“I’m Not Crazy”: African Americans Perceptions of Mental Health and the Implications for Health Service Delivery
African Americans Perceptions of Mental Health
and the Implications for Health Service Delivery
As discussed in class, little advancement has been made in the field of mental health care over the past two decades. Rates of mental illness continue to be high especially among certain subgroups, but progress has been stunted by stigma and social environmental issues. Mental health disparities, like many other health disparities, are embedded within a trend of socioeconomic differences (Miranda, McGuire, Williams, & Wang, 2008). Racial and class disparities exist among those afflicted by mental health issues whereas minorities and lower income individuals have higher rates (Miranda et al., 2008). Therefore, in this paper I will discuss the adverse effects of social and environmental factors on the mental health of African Americans and mental health service utilization among this population. I posit that individual convictions amplify the more obvious institutional and economical barriers to access. Disparate Rates of Negative Social and Environmental Factors among African Americans and the Connection to Mental Health
Nearly 22% of African Americans live in poverty (Miranda et al., 2008) and simultaneously experience overrepresentation in homeless populations, incarceration, foster care, victims of violent crimes, and child welfare systems (APA, 2012). Poverty level affects mental health status (Office of Minority Health [OMH], 2012). Living under these stressful conditions, African Americans suffer disparate mental health outcomes (Miranda et al., 2008). African Americans living in poverty are three times more likely than African Americans twice above the poverty level to report psychological stress (OMH, 2012). In general African Americans are 20% more likely to report having serious psychological distress than Non-Hispanic Whites (OMH, 2012). African American and Mental Health Service Utilization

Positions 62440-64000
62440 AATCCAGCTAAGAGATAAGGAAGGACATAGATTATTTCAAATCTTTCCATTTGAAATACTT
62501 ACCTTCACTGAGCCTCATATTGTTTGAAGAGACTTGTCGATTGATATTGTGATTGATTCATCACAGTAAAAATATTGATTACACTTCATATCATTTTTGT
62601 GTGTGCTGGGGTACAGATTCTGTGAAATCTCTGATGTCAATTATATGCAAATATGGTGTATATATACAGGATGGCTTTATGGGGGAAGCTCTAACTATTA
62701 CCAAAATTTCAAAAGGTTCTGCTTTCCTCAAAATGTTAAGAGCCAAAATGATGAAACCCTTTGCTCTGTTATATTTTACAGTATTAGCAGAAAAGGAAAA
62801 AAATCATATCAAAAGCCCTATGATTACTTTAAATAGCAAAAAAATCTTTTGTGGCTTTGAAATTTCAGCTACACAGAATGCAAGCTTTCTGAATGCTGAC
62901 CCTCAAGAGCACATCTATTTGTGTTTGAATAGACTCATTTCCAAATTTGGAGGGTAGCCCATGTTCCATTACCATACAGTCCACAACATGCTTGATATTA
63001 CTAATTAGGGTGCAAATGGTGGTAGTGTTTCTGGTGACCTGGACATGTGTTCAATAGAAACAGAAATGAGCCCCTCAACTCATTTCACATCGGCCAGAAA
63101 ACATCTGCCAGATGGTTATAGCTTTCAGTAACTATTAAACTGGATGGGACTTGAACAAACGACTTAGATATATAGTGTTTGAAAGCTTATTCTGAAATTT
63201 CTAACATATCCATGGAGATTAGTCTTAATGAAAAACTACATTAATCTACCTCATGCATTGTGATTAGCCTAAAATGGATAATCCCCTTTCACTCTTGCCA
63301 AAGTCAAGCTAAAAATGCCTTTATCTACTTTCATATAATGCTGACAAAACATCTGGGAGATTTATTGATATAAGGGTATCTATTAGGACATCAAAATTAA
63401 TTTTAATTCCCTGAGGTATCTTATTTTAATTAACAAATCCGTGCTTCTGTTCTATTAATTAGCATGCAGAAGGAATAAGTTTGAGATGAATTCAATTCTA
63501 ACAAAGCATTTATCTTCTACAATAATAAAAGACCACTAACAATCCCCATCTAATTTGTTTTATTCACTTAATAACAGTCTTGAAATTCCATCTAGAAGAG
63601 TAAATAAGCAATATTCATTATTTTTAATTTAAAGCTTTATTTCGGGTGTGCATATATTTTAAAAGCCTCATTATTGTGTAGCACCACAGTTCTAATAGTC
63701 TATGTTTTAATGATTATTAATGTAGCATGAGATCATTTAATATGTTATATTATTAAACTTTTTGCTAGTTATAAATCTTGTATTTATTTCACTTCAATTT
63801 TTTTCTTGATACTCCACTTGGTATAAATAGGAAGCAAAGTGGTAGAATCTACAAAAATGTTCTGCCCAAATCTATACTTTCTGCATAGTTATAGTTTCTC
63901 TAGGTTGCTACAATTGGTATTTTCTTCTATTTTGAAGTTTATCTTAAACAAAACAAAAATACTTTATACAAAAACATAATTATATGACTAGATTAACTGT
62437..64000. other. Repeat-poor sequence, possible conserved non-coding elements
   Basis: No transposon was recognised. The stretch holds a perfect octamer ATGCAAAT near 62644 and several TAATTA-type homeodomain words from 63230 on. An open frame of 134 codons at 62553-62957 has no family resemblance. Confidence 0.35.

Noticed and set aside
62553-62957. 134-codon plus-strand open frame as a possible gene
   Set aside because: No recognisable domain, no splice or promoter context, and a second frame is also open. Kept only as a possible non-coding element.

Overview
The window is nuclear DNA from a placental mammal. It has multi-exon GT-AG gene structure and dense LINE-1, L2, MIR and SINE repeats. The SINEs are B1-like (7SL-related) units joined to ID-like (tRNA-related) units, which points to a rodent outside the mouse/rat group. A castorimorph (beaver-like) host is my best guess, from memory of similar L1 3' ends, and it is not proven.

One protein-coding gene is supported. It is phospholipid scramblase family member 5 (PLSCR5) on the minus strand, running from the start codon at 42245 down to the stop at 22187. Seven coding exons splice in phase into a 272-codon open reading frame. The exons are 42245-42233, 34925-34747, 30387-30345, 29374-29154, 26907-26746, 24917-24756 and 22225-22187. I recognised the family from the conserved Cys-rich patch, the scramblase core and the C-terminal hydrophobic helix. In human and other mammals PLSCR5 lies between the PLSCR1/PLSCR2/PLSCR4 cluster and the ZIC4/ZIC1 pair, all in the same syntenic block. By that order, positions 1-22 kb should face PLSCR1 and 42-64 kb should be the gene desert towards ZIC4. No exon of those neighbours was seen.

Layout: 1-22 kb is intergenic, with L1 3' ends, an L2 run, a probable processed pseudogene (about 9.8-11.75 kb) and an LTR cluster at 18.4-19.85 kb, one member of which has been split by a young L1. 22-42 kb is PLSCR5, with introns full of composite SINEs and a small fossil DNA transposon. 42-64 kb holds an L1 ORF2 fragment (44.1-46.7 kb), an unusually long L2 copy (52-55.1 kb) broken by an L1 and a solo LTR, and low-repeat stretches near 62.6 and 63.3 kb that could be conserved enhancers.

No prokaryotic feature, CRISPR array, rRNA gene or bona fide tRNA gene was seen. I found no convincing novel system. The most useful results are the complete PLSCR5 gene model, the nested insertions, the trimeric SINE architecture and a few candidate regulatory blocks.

Considering that African Americans suffer from such high rates of mental health illnesses, it is important to understand mental health service utilization patterns among this population. Research studies have shown that African Americans are not making use of available mental health resources (Mental Health America [MHA], 2012). Subsequently, research has been devoted to understanding the causes of these trends. Most studies focus on economic barriers as causal factors; however, over the past few decades, research has begun to examine ways in which social attitudes and perceptions affect the likelihood of African Americans to seek mental health care (Diala, Mutaner, Walrath, Nickerson, LaVeist, & Leaf, 2000). The rest of this paper is devoted to highlighting some of that research. Though African Americans face many barriers to access of mental health treatment, arguably the most challenging barriers are the individual barriers—the attitudes and assumptions that deter African Americans from utilizing mental health services. Attitudes and Beliefs
African Americans have less positive attitudes towards seeking professional mental health care than Whites, and as a result, they use fewer services (Diala et al., 2000). Stigma associated with mental illness and treatment seeking deters African Americans from exploring what mental health services are available to them. In one study, 76% of respondents felt that “stigma played some role in initially preventing them from seeking voluntary mental health treatment, either by keeping them from recognizing they had problems requiring professional help, or as a deterrent from seeking services when they realized they did have a problem”. (Alvidrez, Snowden, & Kaiser, 2008). The cultural attitudes and beliefs of African Americans has resulted in stigma around mental health services that deters them from seeking treatment....
Please join StudyMode to read the full document